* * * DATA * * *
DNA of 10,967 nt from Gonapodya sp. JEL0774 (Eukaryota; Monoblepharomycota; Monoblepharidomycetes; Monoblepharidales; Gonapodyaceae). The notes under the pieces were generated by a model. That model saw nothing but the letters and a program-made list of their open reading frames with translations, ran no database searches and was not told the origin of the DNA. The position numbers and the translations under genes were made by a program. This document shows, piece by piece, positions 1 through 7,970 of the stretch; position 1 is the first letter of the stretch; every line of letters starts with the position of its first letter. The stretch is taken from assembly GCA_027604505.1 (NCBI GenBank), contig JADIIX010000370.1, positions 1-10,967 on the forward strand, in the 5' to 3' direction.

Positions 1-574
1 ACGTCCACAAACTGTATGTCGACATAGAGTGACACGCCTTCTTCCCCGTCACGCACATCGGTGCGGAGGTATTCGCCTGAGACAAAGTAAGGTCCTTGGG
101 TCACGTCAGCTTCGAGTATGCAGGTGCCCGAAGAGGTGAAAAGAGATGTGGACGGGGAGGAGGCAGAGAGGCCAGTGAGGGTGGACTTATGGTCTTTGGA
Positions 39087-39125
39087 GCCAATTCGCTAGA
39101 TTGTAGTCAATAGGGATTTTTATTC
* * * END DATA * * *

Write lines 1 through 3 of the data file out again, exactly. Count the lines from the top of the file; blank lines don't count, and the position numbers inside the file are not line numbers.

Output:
DNA of 10,967 nt from Gonapodya sp. JEL0774 (Eukaryota; Monoblepharomycota; Monoblepharidomycetes; Monoblepharidales; Gonapodyaceae). The notes under the pieces were generated by a model. That model saw nothing but the letters and a program-made list of their open reading frames with translations, ran no database searches and was not told the origin of the DNA. The position numbers and the translations under genes were made by a program. This document shows, piece by piece, positions 1 through 7,970 of the stretch; position 1 is the first letter of the stretch; every line of letters starts with the position of its first letter. The stretch is taken from assembly GCA_027604505.1 (NCBI GenBank), contig JADIIX010000370.1, positions 1-10,967 on the forward strand, in the 5' to 3' direction.

Positions 1-574
1 ACGTCCACAAACTGTATGTCGACATAGAGTGACACGCCTTCTTCCCCGTCACGCACATCGGTGCGGAGGTATTCGCCTGAGACAAAGTAAGGTCCTTGGG